Senate body to probe holes in Continuing Professional Dev’t Act
The Senate will conduct an inquiry next week on the implementation of the Continuing Professional Development (CPD) Act amid growing complaints against it.
The Senate committee on civil service being chaired by Senator Antonio Trillanes IV is set to hold the hearing on August 9, his staff member said on Tuesday.
“More than a year after the said law took effect, numerous stakeholders have raised pressing issues regarding its implementation, foremost of which are the affordability and accessibility in acquiring CPD units,” said Trillanes in a statement over the weekend.
Republic Act 10912 or the CPD Act, authored by Trillanes, requires professionals to earn CPD units by taking additional formal and non-formal training for the renewal of their Professional Identification Card every three years, effective July 1, 2017.
But after the Professional Regulation Commission (PRC) has issued new guidelines on its implementation, at least 43,000 Filipino professionals have signed an online petition, seeking to review the requirements for license renewal.
The professionals complained that with the new requirements, they would be “burdened by costly and time-consuming seminars and trainings.”
Trillanes acknowledged that numerous professionals, especially those who are unemployed, underemployed or who receive low wages, and casual or contractual employees, may not be able to afford the training, seminar, or courses needed to renew their licenses.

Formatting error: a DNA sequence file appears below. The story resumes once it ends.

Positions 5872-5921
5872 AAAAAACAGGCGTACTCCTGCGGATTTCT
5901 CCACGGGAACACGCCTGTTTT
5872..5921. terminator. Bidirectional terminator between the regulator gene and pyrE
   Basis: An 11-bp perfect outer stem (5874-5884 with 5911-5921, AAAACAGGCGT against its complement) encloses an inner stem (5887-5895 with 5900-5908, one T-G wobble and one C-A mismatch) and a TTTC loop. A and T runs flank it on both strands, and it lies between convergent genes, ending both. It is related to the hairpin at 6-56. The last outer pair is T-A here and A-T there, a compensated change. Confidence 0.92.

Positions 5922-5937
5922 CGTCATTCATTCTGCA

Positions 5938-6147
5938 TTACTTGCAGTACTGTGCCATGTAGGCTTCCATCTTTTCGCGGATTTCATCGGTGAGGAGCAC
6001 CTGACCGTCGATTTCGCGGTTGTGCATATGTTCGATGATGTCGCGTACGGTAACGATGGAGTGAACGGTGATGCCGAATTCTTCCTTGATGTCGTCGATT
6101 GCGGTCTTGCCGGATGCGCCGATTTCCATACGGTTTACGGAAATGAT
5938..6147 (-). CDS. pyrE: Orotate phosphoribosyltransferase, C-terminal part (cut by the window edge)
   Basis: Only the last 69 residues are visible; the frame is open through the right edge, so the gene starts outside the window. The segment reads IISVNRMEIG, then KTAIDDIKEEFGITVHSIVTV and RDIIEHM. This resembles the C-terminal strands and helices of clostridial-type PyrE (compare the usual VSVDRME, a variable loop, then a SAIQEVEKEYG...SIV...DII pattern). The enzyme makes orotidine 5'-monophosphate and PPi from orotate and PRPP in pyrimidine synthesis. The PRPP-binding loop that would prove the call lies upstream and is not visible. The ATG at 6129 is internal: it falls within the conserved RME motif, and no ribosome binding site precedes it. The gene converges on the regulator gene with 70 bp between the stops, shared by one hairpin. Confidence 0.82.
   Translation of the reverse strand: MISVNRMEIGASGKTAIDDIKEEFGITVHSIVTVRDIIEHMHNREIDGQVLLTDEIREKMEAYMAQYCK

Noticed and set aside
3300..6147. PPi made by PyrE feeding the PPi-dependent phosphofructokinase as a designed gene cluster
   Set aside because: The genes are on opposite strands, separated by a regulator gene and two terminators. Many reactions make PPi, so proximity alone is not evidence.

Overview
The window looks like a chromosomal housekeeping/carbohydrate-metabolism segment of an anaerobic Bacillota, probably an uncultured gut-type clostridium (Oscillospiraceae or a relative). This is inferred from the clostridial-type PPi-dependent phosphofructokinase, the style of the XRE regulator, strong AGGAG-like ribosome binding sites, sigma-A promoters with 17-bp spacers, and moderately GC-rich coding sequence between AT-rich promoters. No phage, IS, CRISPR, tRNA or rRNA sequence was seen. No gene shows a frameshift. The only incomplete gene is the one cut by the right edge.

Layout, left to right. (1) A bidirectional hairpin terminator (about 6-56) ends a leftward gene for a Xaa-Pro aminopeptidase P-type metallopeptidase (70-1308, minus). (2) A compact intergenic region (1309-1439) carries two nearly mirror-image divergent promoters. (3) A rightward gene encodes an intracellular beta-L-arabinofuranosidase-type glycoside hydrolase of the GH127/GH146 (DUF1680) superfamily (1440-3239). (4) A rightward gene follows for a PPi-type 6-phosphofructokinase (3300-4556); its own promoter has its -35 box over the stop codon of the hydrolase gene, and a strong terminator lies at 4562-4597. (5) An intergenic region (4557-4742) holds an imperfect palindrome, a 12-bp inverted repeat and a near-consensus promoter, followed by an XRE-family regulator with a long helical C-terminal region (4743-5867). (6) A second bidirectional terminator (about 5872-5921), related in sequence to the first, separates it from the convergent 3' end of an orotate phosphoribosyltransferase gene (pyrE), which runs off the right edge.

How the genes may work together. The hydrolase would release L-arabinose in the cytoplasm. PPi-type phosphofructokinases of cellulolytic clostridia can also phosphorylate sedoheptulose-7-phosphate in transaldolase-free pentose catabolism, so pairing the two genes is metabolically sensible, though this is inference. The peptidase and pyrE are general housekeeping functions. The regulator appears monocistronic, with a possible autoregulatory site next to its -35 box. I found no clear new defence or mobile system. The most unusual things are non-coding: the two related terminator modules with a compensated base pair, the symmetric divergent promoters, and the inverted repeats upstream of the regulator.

Others, he said, have less access to PRC-accredited institutions, especially those assigned in far-flung areas and are compelled to travel to major cities just to process their applications and complete the required CPD units.
Trillanes also pointed out other issues of various stakeholders such as “the PRC-accredited CPD providers are limited to current providers which are private institutions and the Accredited Integrated Professional Organizations (AIPO), allegedly offering expensive training and seminars; and the PRC does not recognize in-house training by government agencies such as the Department of Education (DepEd) and other companies, which are already instituted and are usually free.”
“Prior to the issuance of the General Implementing Rules and Regulations (IRR) by the PRC, I have proposed measures on how they can implement the law without it becoming a burden to our professionals,” he said.
“Among these are the offering of affordable online courses, so the professionals won’t have to travel in order to gain their units; inclusion of annual seminars of teachers and other professional annual conventions in their CPD units; and providing additional leaves to our professionals so they can attend training and seminars for their units.”
“But to my dismay, I have been informed that the training and seminars they provide remain costly and limited to few accredited training institutions,” added Trillanes.
These problems, he said, were not the intention of the law, which he said was created to help the professionals cope with their respective globalizing field.
The senator then urged the PRC and the Professional Regulatory Boards “to review and amend their implementing or operational guidelines, which should not be burdensome to our professionals.” IDL
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